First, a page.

Rider Spotlight: John Hollis

Freedom Chair riders aren't just our customers - they're part of the GRIT family. Today's Rider Spotlight features John Hollis. Read on to learn about his adventures!

"When I got my chair it was amazing, I got back my freedom. You can get out and do it!"

About John

John is 70 years young! He is a military veteran having served in the Army for 3 years and the Coast Guard for 21 years. He first hurt his ankle in 1968, and it kept on hurting many years after that. Walking was extremely painful. In the late 1990s he had to give up running. In 2016, he had surgery on his ankle, and they discovered that he had necrosis in the nerves. He’s a photographer, but suddenly he couldn’t walk or bike on trails.

"Not far from [me] is an environmental center with 'real' trails. Even though it’s a couple miles around in a little area there is wildlife. I’d go out and take photos for hours at a time . . . I had to stop because I physically couldn’t do it anymore."

Why did John decide on the GRIT Freedom Chair?

Because John's original injury was service-connected, he went to the VA to discuss mobility options. They first started talking about a power scooter, but John was highly opposed to that idea.

"They make you lazy. Too easy to us . . . I’m totally ambulatory except that it hurts to walk. For short distances I use forearm crutches. For much longer than 20 yards I need a chair.

John's wife works in a disability research center, and talked to her boss who is a wheelchair user about wheelchair use.

"She suggested ultralights, but I also have a bad shoulder that separated in the service. My wife found [the GRIT Freedom Chair] just looking on the internet. So I talked to GRIT and talked to the VA folks.

What activities does John enjoying doing with the GRIT Freedom Chair?

John is passionate about photography, and loves going out on his own into nature. The Freedom Chair has enabled him to get back into doing what he loves.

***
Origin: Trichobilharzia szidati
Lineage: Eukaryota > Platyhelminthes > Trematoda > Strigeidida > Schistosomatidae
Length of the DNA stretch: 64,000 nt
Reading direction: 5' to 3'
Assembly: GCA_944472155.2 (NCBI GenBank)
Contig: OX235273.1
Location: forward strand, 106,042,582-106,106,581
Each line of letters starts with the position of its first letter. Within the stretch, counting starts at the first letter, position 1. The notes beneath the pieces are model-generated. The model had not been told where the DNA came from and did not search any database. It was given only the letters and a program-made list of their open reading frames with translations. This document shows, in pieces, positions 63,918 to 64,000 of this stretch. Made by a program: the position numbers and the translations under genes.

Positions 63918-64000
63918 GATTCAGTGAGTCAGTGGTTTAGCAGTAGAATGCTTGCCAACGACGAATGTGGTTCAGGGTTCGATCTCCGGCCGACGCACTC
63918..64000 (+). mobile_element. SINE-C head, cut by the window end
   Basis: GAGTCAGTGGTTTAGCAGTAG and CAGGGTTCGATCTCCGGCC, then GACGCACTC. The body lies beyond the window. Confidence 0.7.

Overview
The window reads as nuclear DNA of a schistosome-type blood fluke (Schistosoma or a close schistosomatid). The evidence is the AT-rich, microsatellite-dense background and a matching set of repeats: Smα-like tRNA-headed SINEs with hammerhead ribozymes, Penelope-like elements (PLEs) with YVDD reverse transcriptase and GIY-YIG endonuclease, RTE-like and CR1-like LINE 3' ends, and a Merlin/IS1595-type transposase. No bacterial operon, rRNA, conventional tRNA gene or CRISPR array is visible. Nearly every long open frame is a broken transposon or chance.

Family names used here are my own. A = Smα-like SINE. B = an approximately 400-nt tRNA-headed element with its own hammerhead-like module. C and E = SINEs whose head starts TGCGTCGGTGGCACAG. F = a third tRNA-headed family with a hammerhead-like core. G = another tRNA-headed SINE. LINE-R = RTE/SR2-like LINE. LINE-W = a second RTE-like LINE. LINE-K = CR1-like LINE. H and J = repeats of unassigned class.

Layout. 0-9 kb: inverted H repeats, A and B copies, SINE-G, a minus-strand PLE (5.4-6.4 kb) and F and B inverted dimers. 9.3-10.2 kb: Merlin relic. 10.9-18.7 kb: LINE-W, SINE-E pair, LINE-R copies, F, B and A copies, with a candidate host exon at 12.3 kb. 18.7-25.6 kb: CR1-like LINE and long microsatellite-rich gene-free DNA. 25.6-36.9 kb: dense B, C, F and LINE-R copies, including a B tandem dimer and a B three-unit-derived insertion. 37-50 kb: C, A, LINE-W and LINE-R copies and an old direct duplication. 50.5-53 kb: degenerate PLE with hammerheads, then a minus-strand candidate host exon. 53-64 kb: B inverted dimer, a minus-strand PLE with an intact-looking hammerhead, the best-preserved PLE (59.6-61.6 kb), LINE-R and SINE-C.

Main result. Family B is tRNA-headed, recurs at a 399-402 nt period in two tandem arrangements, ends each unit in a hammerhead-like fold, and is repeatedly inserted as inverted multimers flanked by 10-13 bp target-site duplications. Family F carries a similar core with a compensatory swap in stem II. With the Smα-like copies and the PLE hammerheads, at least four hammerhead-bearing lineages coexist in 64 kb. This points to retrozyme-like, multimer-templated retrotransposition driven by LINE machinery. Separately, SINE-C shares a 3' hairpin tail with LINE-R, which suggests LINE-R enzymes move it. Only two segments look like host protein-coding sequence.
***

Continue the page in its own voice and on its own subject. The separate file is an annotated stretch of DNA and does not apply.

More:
"When I got my chair it was amazing! I got back my Freedom . . . One trick in photography is making sure you are steady; with the wheelchair I can lock it up and I have my steadying post right there. It gives me the Freedom to go out there. I go out by myself because I really like that. That’s part of the whole experience of taking pictures . . . Being a wildlife photographer you get used to going slow. That’s why I like going out by myself, I can set my own pace."

In addition to his photography, John has been participating in races. This is something he hasn't been able to do in years!

"I participated in three 5Ks since receiving the Freedom Chair. Come Summer, I'm planning on doing one a month . . . I’m typically the only wheelchair racing."

What is John's favorite thing about the GRIT Freedom Chair?

John truly appreciates the physical fitness benefits of the GRIT Freedom Chair.

"It’s a physical healthy thing that you can do, it’s a lot easier on your shoulders . . . I try to do 2-3 miles a day (uphill and downhill). It’s the only way I can get in my aerobic exercise . . . It gives you the opportunity over other chairs to go where you want to go. You can get a lot of power out of that ratchet system, so I have no problem getting exercise. I would have no other way to get the aerobic exercise or strength exercise without it."

What was John's experience like getting his chair through the VA?

John's GRIT Freedom Chair was purchased through GRIT's VA Contract. He advises anyone looking into this option to emphasize WHY they want this chair when going in for their appointment.

"I went to my primary physician, and then to the orthopedic appointment. I said here is what I want. I showed them a picture and gave them the contract number. There was a psychological component that I played on with needing it to continue doing things that I did before the service. My wife could attest to me not being a happy camper for a while. I was Lazy-Boy-bound for a while. Understand why you need this chair, don’t just say you want it . . . I had to convince them. They kept asking why I couldn’t use a regular chair. Well, I couldn’t go off road and take my pictures!

"They don’t care that you want it; they care if there is a medical need. Give them a medical need as to why this chair is important. Just state that this is why you need to go off road: You need to socialization and psychological enhancement. "